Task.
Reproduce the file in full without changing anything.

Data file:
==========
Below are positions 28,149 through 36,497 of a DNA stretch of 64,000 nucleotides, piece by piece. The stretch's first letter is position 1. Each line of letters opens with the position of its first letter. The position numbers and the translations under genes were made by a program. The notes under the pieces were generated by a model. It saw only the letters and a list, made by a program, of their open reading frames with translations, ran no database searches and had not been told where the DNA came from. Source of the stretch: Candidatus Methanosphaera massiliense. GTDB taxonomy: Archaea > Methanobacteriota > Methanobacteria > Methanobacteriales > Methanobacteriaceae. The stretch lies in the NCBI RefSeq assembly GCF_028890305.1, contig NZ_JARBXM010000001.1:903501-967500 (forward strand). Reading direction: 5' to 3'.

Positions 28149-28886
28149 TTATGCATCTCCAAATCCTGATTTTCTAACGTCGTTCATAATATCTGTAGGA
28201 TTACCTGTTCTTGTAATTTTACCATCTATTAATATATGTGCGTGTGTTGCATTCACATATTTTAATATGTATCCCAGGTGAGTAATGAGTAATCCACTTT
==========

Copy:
Below are positions 28,149 through 36,497 of a DNA stretch of 64,000 nucleotides, piece by piece. The stretch's first letter is position 1. Each line of letters opens with the position of its first letter. The position numbers and the translations under genes were made by a program. The notes under the pieces were generated by a model. It saw only the letters and a list, made by a program, of their open reading frames with translations, ran no database searches and had not been told where the DNA came from. Source of the stretch: Candidatus Methanosphaera massiliense. GTDB taxonomy: Archaea > Methanobacteriota > Methanobacteria > Methanobacteriales > Methanobacteriaceae. The stretch lies in the NCBI RefSeq assembly GCF_028890305.1, contig NZ_JARBXM010000001.1:903501-967500 (forward strand). Reading direction: 5' to 3'.

Positions 28149-28886
28149 TTATGCATCTCCAAATCCTGATTTTCTAACGTCGTTCATAATATCTGTAGGA
28201 TTACCTGTTCTTGTAATTTTACCATCTATTAATATATGTGCGTGTGTTGCATTCACATATTTTAATATGTATCCCAGGTGAGTAATGAGTAATCCACTTT